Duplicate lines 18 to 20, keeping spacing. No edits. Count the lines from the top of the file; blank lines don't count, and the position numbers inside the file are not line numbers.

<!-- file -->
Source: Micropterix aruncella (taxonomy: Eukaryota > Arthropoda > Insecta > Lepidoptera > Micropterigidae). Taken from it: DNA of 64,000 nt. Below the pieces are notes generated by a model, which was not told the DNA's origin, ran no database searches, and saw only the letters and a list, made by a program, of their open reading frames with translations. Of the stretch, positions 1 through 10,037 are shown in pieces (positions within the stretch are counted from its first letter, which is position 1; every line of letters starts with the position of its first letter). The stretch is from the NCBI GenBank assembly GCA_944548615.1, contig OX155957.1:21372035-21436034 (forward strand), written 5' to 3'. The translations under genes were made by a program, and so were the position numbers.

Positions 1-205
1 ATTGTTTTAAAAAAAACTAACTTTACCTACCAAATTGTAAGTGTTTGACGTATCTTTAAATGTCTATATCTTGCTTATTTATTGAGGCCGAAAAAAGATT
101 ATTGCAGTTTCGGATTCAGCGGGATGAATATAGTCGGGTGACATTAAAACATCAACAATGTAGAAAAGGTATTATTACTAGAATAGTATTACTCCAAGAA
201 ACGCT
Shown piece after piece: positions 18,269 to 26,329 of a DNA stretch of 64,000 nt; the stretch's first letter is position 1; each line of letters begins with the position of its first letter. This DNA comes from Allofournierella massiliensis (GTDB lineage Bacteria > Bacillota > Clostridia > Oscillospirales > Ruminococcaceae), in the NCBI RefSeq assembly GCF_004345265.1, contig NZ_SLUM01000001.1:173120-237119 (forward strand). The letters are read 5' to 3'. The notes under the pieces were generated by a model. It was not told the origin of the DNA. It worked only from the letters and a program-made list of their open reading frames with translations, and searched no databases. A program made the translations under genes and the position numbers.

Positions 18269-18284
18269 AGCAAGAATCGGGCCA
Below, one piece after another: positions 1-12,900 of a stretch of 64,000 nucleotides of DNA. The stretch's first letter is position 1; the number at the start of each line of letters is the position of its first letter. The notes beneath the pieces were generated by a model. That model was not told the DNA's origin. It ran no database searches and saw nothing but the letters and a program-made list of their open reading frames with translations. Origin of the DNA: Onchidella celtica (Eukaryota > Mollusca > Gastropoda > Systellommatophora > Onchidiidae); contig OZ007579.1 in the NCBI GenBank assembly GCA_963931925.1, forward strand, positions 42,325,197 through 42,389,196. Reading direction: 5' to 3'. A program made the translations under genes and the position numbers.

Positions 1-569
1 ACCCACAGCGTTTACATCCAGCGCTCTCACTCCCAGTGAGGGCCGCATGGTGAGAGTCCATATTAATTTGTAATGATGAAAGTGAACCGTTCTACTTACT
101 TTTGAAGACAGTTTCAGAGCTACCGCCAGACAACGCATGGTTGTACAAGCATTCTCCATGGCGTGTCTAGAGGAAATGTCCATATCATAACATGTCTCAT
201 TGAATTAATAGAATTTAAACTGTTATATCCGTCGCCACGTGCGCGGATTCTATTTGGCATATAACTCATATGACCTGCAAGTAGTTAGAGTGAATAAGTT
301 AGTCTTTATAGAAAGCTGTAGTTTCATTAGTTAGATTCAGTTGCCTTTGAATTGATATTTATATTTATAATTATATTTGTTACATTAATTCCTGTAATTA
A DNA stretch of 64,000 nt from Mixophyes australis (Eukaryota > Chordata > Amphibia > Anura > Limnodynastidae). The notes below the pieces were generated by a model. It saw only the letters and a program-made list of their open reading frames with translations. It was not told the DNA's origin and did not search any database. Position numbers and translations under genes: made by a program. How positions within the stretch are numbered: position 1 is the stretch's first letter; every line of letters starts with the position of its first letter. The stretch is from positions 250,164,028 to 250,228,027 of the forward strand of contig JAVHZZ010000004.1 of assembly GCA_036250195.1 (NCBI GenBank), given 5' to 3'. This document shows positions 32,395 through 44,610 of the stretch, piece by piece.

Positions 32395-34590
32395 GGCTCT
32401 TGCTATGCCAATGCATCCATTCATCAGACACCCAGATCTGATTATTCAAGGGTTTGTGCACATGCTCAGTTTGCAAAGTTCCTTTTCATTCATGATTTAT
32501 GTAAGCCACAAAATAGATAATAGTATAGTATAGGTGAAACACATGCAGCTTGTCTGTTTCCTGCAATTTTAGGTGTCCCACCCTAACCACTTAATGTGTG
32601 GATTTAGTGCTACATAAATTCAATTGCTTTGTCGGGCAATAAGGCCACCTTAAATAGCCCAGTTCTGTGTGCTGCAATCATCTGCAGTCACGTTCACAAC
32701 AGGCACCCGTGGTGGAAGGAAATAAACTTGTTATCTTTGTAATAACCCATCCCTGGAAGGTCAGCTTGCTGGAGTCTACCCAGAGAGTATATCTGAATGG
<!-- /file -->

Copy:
32401 TGCTATGCCAATGCATCCATTCATCAGACACCCAGATCTGATTATTCAAGGGTTTGTGCACATGCTCAGTTTGCAAAGTTCCTTTTCATTCATGATTTAT
32501 GTAAGCCACAAAATAGATAATAGTATAGTATAGGTGAAACACATGCAGCTTGTCTGTTTCCTGCAATTTTAGGTGTCCCACCCTAACCACTTAATGTGTG
32601 GATTTAGTGCTACATAAATTCAATTGCTTTGTCGGGCAATAAGGCCACCTTAAATAGCCCAGTTCTGTGTGCTGCAATCATCTGCAGTCACGTTCACAAC